The Doldrums

Where nothing moves.

Average Yes in 12 polls* following Sturgeon becoming leader = 45.25%

Average Yes in 12 most recent polls to 5 December 2022 = 46.00%

SNP/Scottish Government under Sturgeon has failed to advance Scotland’s cause at all in eight years!

#DissolveTheUnion #ScottishUDI

*Polls using 2014 Referendum Question

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42 thoughts on “The Doldrums

  1. Good analogy there , I had been thinking , painting the Forth Bridge and Sysyphus were apt but yours better describes the complete inaction of the situation. Will Stephen Flynn break out the oars or have they been ditched overboard long ago?


    1. It’s not clear what Stephen Flynn could do. He can’t go against the party leader. That’s one of the problems with holding a position like that. It’s why I didn’t want Joanna Cherry in the job. A lot of people disagree with that. But being Westminster group leader would have effectively have gagged her.


      1. There has to be an effective challenge to the intransigence of Sturgeon in not leading any meaningful campaign to deliver Scotland’s Independence from whatever quarter and if it has to come from the group leader at Westminster whoever that might be then so be it.

        Joanna Cherry chose not to present herself as a candidate citing her Westminster (non Scottish) committee engagements taking apparent precedence over desire to lead the case for Independence from the floor of the Westminster Parliament.

        Scotland’s voice at Westminster can no longer be gagged in deference to a failed strategy, crafted, or otherwise and Stephen Flynn would do well to remind himself of that fact when he advocates on behalf of our Nation.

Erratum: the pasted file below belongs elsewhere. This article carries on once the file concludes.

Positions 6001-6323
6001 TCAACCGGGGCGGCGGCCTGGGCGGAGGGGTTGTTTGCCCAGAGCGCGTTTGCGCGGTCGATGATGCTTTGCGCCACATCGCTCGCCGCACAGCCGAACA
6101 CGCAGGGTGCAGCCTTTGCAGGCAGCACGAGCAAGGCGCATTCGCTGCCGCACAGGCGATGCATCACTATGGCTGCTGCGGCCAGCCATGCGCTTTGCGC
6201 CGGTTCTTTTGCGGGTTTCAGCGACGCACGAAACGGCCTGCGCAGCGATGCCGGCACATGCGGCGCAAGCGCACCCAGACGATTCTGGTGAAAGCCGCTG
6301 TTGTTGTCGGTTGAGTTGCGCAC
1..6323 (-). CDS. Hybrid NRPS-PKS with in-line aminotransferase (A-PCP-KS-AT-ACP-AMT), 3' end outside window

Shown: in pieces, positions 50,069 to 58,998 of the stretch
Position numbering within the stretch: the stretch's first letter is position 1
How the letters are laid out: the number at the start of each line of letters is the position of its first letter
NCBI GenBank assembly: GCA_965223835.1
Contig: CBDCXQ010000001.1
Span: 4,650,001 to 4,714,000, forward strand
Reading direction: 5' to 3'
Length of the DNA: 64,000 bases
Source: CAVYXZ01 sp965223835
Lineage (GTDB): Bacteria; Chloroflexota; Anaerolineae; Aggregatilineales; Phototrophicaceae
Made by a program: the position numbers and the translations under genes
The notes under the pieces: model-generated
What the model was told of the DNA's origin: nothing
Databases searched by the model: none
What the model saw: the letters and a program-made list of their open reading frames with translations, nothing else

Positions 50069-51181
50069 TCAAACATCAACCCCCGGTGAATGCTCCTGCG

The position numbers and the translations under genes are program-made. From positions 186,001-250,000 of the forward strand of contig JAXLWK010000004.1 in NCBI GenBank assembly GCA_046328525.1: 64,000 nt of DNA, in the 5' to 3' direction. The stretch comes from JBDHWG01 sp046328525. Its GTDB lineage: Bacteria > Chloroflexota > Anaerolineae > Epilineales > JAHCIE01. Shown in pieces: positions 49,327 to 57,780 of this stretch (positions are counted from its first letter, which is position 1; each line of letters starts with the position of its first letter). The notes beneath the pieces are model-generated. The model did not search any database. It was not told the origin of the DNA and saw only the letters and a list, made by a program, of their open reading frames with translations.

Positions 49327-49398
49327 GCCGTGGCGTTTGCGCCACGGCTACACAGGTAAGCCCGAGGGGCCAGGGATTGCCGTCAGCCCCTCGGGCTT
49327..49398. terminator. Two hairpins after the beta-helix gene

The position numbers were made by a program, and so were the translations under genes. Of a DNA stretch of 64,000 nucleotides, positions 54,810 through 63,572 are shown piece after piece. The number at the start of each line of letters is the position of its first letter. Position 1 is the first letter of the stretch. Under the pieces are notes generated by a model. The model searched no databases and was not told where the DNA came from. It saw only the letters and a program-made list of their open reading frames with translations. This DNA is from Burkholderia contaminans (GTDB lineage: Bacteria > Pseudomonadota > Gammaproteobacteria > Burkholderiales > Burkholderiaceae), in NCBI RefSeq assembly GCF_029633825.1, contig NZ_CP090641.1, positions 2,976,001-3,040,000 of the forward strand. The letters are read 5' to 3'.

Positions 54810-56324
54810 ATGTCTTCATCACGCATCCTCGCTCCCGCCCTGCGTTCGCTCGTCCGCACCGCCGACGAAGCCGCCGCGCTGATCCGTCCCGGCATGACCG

Liked by 2 people

  2. Yes but the SNP faithful are lapping up the latest ‘soaring’, ‘surging’, ‘shooting upwards’ and ‘sky rocketing’ support in favour of Independence from the latest Ipsos survey… just look at the bulk of the comments btl in The National.

    It’s a godsend for Nicola Sturgeon and her team – a fabulous Christmas present of a distraction from their abject failure on the constitution for 8 years and counting.

    Liked by 1 person

  3. UDI❗

    Scots Recognising realism: #DissolveTheUnion #ScottishUDI
    Regarding realities, and the ‘UK’, dispassionate, if you try?
    Unilaterally Declaring Independence feelings, starting to fly
    Unravelling Kingdoms shouldn’t be considered; that’s why!

    Ewenart 🏴󠁧󠁢󠁳󠁣󠁴󠁿

    Liked by 2 people

  4. Average Yes in 12 polls following Sturgeon becoming leader = 45.25%

    This is absolute garbage. You do NOT average the YES votes without removing the don’t knows first, otherwise your result means absolutely NOTHING. I have told you this before but as always, you don’t listen.

    For instance, if you had 12 polls with the don’t knows all at 33% same as the YES and the NO, your ridiculous ignorance of statistics would make you say “Average Yes in 12 polls – 33%”, Whereas, compared with No, it’s 50% in that illustrative example.

    Can you not get that into your mathematically and statistically challenged skull?



    1. I already had this from another idiot. How do you remove the DKs from a figure which doesn’t include DKs?

      PS – I’ve copied that question. I’ll keep posting it until you answer.

      Liked by 2 people

      1. Ermmm …. the link you supplied to the list of opinion polls does actually contain the DKs though they are described as undecided.


          1. I know you are not this stupid Peter. I believe you are being deliberately obtuse. You know perfectly well that you simply remove the DKs/undecideds from the calculation and work out what %age of those who expressed a preference plumped for YES and NO respectively. It is standard practice …. as you are very well aware.